What do we want? A “Green New Deal”

Bumped! This is the most important issue for the 116th Congress, and younger voters make clear to anyone who listens that it is the most important issue of their lifetimes. The center of gravity on this issue has already passed to young voters – no, they have seized it, as is their right – and they are making reasonable demands – on Congress, and on all of us. The Green New Deal is sensible. Focused. Bold. So where are our New Jersey congressional representatives?  – Bumped by Rosi


Sen. Cory Booker has joined the call for a “Green New Deal” to attack climate change. So has Elizabeth Warren who put it in her Presidential Platform, and Beto O’Rourke who likes how it invests in green jobs. Bernie Sanders is another enthusiast who explains, “We we are trying to be part of the revolution to transform our energy system away from fossil fuels and to not only save the planet but create millions of good-paying jobs in the process.” The Green Party is the one party which so far wholeheartedly supports the plan.

The Green New Deal is a proposed economic stimulus program to address both economic inequality and climate change. Its origins go back to Thomas Friedman who in 2007 started calling for a “Green New Deal” to end fossil fuel subsidies, tax carbon dioxide emissions and create lasting incentives for wind and solar energy. Today with climate change-denier Trump and his henchmen wreaking havoc there are even more reasons to take this proposal seriously and enact vigorous new policies.  

Rising support for this approach must shape the work of the House’s climate legislation. Speaker Nancy Pelosi extended her hand to the party’s energized left wing by reviving the Select Committee on Climate Change. However, the committee will not have authority to approve legislation and is not expected to have subpoena power – unlike its 2007 version. Activists and the incoming class of social democrats want something much bolder. Nearly 40 House Democrats agree that the committee should focus its efforts on making the Green New Deal a reality. 

Alexandria Ocasio-Cortez

The coming battle will test progressives’ clout against the Democratic establishment. Why? Among other reasons it would prohibit congresspeople from accepting donations from fossil fuel companies. Rep. Alexandria Ocasio-Cortez (D-N.Y.) is floating an income tax rate as high as 60 to 70 percent on the highest-earning Americans to pay for the program. Seems obviously crazy, right? Well, it was policy, as Paul Krugman points out, in United States for 35 years after World War II – including the most successful period of economic growth in our history. Ocasio-Cortez has issued a draft bill. She calls for the select committee to “have authority to develop a detailed national, industrial, economic mobilization plan for the transition of the US economy to become greenhouse gas emissions neutral and to significantly draw down greenhouse gases from the atmosphere and oceans, and to promote economic and environmental justice and equality.” It’s an ambitious and comprehensive proposal that demands our attention.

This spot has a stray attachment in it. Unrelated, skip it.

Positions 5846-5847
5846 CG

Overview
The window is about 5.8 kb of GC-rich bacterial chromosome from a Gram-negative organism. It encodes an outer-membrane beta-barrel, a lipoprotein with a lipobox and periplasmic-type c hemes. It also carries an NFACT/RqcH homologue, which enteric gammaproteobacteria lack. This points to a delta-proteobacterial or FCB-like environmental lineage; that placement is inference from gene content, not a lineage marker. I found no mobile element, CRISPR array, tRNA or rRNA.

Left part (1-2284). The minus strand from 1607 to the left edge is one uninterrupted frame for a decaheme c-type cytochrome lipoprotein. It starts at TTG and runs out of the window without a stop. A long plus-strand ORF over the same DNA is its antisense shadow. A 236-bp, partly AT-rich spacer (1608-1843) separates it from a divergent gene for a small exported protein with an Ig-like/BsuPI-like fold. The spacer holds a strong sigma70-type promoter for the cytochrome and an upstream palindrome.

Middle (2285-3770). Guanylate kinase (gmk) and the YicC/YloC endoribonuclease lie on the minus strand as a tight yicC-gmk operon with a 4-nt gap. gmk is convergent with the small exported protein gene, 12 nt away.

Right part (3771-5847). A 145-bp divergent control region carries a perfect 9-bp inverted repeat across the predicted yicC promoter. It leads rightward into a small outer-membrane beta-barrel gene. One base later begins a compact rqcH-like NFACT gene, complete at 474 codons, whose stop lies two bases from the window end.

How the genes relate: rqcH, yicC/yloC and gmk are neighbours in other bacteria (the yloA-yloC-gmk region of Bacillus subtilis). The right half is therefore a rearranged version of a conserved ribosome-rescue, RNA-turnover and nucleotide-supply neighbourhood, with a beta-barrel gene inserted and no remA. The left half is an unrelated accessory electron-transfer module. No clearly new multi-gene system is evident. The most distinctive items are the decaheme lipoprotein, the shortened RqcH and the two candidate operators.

Our NJ congressional delegation so far has talked about climate change but said almost nothing about the Green New Deal. On Saturday even Rep. Jeff VanDrew called for “12,000 Signatures Needed Before Midnight”: to Demand Congress Take Action on Climate Change. His concern is to protect our coastal communities, but it seems unlikely he would be an outright enthusiast for the Green New Plan. Rep. Frank Pallone, now chair of the Energy and Commerce Committee, promises to combat climate change and announced plans to investigate the Trump administration’s sweeping rollback of environmental regulations. However, he and other top Democrats had opposed creating a House climate change committee, preferring to shepherd any related legislation through the existing committee structure.

Even before Ocasio-Cortez, the Sunrise group has led the movement – seen on the left and in the preview picture while inside the halls of congress. Founded a year and a half ago by a dozen or so twentysomethings, it has established itself as a significant influence on the environmental policy of the Democrat’s young, progressive wing. 1,000 young people held 3 simultaneous sit-ins in Democratic leadership offices for a Green New Deal on December 20. One young activist said,

“We know, from looking at history, that transformation of the scale demanded by science has only happened under two conditions in our history. First, when the public has united to address a clear and present threat, and, second, when political leaders have put forward solutions that clearly address that threat.”

What do we want? We want a Green New Deal. We can’t expect Republican Senate members or President Trump to be immediately enthused, but even they, as evidence mounts, are running out of excuses. We can and must expect that the House step up to the challenge. Let’s encourage strong public support for Green New Deal’s mission, urge our congresspersons to embrace its principles with a comprehensive plan, and then move to enact needed legislation.

Credits: Preview image:Jim LoScalzo/EPA-EFE Shuterstock; Green New Deal: Ji Sub Jeong/Huffiest

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